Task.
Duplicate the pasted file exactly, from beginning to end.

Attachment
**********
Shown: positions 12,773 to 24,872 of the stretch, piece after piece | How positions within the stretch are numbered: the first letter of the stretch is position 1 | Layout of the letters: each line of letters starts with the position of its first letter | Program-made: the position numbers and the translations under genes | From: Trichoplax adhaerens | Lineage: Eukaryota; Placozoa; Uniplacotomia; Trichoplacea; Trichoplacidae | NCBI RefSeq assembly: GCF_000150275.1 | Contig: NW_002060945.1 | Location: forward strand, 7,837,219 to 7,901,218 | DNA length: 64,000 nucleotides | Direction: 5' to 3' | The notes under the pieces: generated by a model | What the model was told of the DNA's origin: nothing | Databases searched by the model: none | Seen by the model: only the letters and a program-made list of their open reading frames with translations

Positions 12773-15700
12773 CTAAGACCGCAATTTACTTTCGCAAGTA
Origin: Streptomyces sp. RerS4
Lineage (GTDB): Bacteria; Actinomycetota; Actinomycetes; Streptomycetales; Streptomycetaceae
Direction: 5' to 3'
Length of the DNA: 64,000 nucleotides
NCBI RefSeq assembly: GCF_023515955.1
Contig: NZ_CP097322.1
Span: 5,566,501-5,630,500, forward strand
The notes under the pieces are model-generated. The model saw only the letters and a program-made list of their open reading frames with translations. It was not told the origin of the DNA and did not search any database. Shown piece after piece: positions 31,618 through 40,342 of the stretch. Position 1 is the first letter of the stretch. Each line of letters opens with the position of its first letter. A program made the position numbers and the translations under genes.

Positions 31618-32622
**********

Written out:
Shown: positions 12,773 to 24,872 of the stretch, piece after piece | How positions within the stretch are numbered: the first letter of the stretch is position 1 | Layout of the letters: each line of letters starts with the position of its first letter | Program-made: the position numbers and the translations under genes | From: Trichoplax adhaerens | Lineage: Eukaryota; Placozoa; Uniplacotomia; Trichoplacea; Trichoplacidae | NCBI RefSeq assembly: GCF_000150275.1 | Contig: NW_002060945.1 | Location: forward strand, 7,837,219 to 7,901,218 | DNA length: 64,000 nucleotides | Direction: 5' to 3' | The notes under the pieces: generated by a model | What the model was told of the DNA's origin: nothing | Databases searched by the model: none | Seen by the model: only the letters and a program-made list of their open reading frames with translations

Positions 12773-15700
12773 CTAAGACCGCAATTTACTTTCGCAAGTA
Origin: Streptomyces sp. RerS4
Lineage (GTDB): Bacteria; Actinomycetota; Actinomycetes; Streptomycetales; Streptomycetaceae
Direction: 5' to 3'
Length of the DNA: 64,000 nucleotides
NCBI RefSeq assembly: GCF_023515955.1
Contig: NZ_CP097322.1
Span: 5,566,501-5,630,500, forward strand
The notes under the pieces are model-generated. The model saw only the letters and a program-made list of their open reading frames with translations. It was not told the origin of the DNA and did not search any database. Shown piece after piece: positions 31,618 through 40,342 of the stretch. Position 1 is the first letter of the stretch. Each line of letters opens with the position of its first letter. A program made the position numbers and the translations under genes.

Positions 31618-32622